Pamela became discouraged at a certain point and was losing hope that she’d recover from what was happening. She left me a note that she intended to commit suicide by overdosing. Her friends got her into the hospital and she was later admitted into a mental health facility. When she got out, I told her the same thing I said before; that I wasn’t embarrassed or ashamed and we’d do whatever we had to get her better. The issue was that money was becoming more and more of an issue and it was getting harder to support Pamela and her treatment financially. It was hard for Pamela to get by as she had lost her car, her job, and just about everything else. Despite this, Pamela was still trying to moving forward. Pamela found another job and re-enrolled at the local community college. She was still relapsing though, and we made the decision for her stay at her uncle’s house after she had used my debit card to get money for opioids. Her uncle lived in a very rural area though, so she went and stayed with her grandparents instead. While staying with her grandparents, she went out and used, came back home for a snack, and was later found unresponsive in her bed by her grandmother. Part of me is thankful that I wasn’t the one who discovered her in that condition.
I read her journal to figure out how and why all this happened. I learned that she had been cut out of her circle of friends and began hanging out with other kids that didn’t fit in. She began dating a boy who introduced her to marijuana, then Percocet, and eventually to snorting OxyContin. She made the move to heroin after losing her job and was stealing to supply her addiction at that point. When she realized how bad the situation was, she still kept it hidden. She was ashamed and thought anyone who could help her would hate her and hold it against her.
I spent the year after her funeral researching opioid substance abuse disorder. I discovered that getting to kids before they start is the best way to prevent the situation Pamela went through. I found an advocacy organization that specialized in this called NOPE and contacted them. I became more and more involved in the organization and still do advocacy work with them today. It’s nice to connect with other parents who’ve lost children to drugs; it can be an isolating journey to go through the grief of an overdose because it’s not considered an acceptable death.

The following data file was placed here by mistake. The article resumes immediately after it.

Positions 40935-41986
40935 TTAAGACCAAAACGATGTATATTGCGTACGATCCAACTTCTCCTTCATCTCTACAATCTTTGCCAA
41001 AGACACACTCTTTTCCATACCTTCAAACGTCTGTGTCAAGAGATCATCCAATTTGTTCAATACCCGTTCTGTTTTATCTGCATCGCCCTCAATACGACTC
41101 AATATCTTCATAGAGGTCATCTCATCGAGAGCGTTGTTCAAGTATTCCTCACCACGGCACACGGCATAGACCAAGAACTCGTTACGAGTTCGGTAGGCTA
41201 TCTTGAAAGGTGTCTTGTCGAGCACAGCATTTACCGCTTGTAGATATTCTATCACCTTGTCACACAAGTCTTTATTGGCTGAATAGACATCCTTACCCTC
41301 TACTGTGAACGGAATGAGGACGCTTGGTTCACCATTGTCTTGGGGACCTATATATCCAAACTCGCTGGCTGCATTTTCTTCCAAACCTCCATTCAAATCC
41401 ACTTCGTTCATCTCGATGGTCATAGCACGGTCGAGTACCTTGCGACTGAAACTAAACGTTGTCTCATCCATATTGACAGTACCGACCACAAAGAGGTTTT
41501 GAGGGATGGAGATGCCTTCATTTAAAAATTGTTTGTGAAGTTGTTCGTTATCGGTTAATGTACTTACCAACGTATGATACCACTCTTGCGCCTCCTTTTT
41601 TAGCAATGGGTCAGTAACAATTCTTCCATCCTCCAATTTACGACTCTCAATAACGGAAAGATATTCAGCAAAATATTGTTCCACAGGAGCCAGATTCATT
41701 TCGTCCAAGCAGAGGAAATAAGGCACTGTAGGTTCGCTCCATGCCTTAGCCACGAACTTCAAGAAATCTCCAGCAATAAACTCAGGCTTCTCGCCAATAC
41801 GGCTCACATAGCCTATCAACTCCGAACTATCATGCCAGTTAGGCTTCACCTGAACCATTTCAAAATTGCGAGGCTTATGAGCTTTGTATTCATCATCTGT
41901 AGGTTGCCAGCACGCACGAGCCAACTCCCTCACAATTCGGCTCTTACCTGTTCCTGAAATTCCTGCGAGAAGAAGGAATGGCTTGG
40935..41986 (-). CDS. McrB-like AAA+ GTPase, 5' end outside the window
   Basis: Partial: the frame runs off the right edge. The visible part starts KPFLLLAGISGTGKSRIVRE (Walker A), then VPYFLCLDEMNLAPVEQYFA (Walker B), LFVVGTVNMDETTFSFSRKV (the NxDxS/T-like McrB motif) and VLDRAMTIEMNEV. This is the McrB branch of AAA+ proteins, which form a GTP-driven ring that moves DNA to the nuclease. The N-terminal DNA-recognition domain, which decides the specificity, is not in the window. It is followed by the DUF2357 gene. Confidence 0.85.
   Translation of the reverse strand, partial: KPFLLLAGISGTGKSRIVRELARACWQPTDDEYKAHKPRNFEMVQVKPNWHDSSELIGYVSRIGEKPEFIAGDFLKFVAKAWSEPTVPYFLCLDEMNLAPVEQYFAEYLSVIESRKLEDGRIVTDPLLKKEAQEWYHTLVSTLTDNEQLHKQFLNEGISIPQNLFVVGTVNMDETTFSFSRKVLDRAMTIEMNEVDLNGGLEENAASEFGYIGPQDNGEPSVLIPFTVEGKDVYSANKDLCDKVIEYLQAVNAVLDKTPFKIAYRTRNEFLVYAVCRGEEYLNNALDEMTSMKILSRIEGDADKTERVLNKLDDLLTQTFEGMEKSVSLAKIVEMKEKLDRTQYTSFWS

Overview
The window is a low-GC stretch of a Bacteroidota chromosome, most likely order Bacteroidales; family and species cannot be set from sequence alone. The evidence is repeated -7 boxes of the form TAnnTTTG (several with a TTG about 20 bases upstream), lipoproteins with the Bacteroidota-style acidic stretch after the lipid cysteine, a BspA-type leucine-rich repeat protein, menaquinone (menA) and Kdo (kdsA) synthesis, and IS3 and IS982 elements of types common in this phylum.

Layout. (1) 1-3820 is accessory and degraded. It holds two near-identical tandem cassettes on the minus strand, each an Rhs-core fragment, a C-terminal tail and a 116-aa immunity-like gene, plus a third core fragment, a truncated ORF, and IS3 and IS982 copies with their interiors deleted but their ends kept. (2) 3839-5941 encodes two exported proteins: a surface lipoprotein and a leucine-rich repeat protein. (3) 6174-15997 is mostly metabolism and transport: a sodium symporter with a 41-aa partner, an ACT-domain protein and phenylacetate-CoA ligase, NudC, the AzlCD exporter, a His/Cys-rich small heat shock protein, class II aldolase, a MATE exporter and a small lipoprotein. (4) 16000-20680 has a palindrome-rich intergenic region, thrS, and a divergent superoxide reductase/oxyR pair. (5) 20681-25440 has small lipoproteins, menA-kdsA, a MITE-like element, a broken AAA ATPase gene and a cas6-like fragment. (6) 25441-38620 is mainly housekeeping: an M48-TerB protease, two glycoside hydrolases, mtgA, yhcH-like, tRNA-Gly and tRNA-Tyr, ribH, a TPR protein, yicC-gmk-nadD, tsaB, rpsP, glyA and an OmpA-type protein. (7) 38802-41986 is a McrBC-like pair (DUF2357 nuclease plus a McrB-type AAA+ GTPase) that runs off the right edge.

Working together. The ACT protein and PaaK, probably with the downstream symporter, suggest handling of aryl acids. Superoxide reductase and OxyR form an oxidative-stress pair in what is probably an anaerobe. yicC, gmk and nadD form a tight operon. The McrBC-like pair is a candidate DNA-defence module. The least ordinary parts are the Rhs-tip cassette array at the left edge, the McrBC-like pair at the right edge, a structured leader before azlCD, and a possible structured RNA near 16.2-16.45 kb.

Even with all the advocacy work I do though, I’m still dealing with her death. There was still so much more for us to do together.
The best advice I can give other parents is to become educated on how addiction manifests. Kids don’t go to a party to shoot heroin, but they will go to a party, they will drink, they will smoke pot, and someone will hand them a pill. They won’t think about the consequences because their mind is clouded and will assume they’re safe because it came from a doctor. For those who are addicted, we need to be cognizant of how we speak about them. The CDC named this as a disease and it should be spoken of as such. Instead of a clean or dirty blood test, it should be positive or negative. Instead of saying someone’s clean, someone is in recovery. The discourse around the people with substance use disorder impacts them heavily.
We need more resources for those who are trying to combat their disease; several who are desperate to help themselves often can’t get access to the simplest of things like a bed. Finally, I think it’s important to understand the tribulations families like mine go through. We’re suffering financially, physically, mentally, and emotionally. It’s the whole family that’s affected, not just the person using.
This is why I am sharing my story. We need help and we need understanding. If you know a family who is suffering with a loved one, take their kids out to a movie or sporting event. Bring a meal, check on them, or see how they are doing. Show these families care and love because that’s what we need.